An individual dedicated 14 years of their life to building the world’s largest treehouse. But it’s only upon looking inside that you’ll be surprised.


The owner, Horace Burgess, claims that God instructed him to build the house. It is also known as “The Minister’s Tree House.”

Nearly 250,000 nails have been used since 1993 to construct the ten-story house, which sits on a foundation of six oak trees.

The total living space measures over 3,000 square feet.

Although the construction of the entirely wooden house took 14 years, its value was estimated at around $12,000.

Who would build such a thing? One might think the person is crazy.

Burgess said God commanded him to build the treehouse in 1993, assuring him that he would never run out of wood.

So far, it seems God has kept his promise.

The structure includes a large central area that can be used for prayers and basketball games, as well as a penthouse floor on the tenth level.

Also included is a half-ton church bell.

The many wooden planks now bear the markings of visitors who have toured the house.

In 2012, the house had to be closed due to fire code violations.

The local fire department feared that a fire could break out, which would be catastrophic for the fully wooden structure.

Eventually, it happened… The world’s largest treehouse, a 97-foot-tall wooden structure in Crossville, Tennessee, was completely destroyed in less than half an hour.

In the early 1990s, Harold Burgess, the architect, said in an interview, “When you build a treehouse, you’ll never run out of material.” And it happened.

The Minister’s Treehouse was constructed over two decades using raw wood donated by locals.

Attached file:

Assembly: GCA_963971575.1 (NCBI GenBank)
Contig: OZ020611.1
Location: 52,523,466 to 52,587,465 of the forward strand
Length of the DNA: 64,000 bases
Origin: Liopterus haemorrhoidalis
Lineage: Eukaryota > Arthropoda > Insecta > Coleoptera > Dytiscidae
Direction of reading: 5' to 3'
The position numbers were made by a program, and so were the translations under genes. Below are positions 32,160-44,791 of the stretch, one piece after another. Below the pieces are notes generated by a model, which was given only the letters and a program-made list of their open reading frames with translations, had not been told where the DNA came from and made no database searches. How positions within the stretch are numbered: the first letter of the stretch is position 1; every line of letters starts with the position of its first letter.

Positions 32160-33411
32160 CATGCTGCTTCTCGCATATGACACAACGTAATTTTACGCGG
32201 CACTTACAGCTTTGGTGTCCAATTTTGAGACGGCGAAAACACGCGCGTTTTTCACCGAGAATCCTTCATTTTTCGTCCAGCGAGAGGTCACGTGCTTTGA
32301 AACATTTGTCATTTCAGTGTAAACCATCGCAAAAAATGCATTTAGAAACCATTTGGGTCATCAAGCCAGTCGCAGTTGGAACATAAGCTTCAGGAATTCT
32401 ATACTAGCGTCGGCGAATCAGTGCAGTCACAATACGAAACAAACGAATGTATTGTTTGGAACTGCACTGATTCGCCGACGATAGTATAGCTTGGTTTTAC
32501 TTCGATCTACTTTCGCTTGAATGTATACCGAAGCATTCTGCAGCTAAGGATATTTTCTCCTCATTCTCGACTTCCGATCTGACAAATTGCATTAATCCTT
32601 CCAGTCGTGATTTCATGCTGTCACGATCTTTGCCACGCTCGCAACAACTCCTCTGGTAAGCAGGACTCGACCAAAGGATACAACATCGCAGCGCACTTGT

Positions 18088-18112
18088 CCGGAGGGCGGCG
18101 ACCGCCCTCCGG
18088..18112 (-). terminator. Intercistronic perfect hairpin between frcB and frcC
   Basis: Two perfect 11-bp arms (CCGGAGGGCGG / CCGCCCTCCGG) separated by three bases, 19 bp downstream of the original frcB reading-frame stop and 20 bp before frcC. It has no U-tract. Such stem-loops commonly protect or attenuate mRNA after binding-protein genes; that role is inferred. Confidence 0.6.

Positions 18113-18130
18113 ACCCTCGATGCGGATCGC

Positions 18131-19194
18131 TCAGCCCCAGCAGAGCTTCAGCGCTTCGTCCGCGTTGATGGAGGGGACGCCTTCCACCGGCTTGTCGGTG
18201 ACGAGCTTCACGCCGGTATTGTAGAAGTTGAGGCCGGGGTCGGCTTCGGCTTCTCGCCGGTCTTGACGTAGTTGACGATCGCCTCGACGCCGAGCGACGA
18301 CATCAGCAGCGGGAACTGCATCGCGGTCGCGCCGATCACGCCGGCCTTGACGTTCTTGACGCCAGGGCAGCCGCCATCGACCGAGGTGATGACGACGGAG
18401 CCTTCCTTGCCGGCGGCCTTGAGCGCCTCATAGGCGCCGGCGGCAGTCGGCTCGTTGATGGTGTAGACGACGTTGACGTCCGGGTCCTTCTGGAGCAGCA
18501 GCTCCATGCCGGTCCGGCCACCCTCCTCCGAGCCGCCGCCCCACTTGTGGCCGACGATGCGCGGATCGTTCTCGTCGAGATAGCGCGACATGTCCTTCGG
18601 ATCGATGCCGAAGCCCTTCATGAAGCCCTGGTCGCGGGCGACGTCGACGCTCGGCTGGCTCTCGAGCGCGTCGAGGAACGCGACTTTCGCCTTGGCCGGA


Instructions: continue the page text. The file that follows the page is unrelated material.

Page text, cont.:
The villa comprised 80 rooms, including classrooms, bedrooms, and a kitchen, spread across five floors and held together by an 80-foot-tall white oak.

A large porch connected the levels via a winding staircase.

The interior design, which included a hand-carved Bible, a tall cross, and wooden church pews, blended humorous and spiritual elements.

The treehouse attracted tourists seeking a unique experience, as it was also used for religious services.

In 2012, state fire marshals banned tourism in the treehouse due to multiple code violations.

When the state fire marshal ordered the building’s closure, Burgess placed a sign saying, “Closed by State Fire Marshal.

File your complaints with them.”

Captain Derek Carter of the Cumberland County Fire Department was already on-site when local police were contacted to report the fire.

Macy Leatherwood, a resident of Pigeon Forge, spent Christmas 2018 with her family at Cumberland Mountain State Park.

Although she could only see the house through the fence, she had a beautiful view.

She was dismayed to learn that the house had been destroyed.

Captain Carter, who visited the treehouse as a tourist before it was closed to the public, described it as a “death trap.”

He summed up the experience by saying, “It was very cool, but also very dangerous.”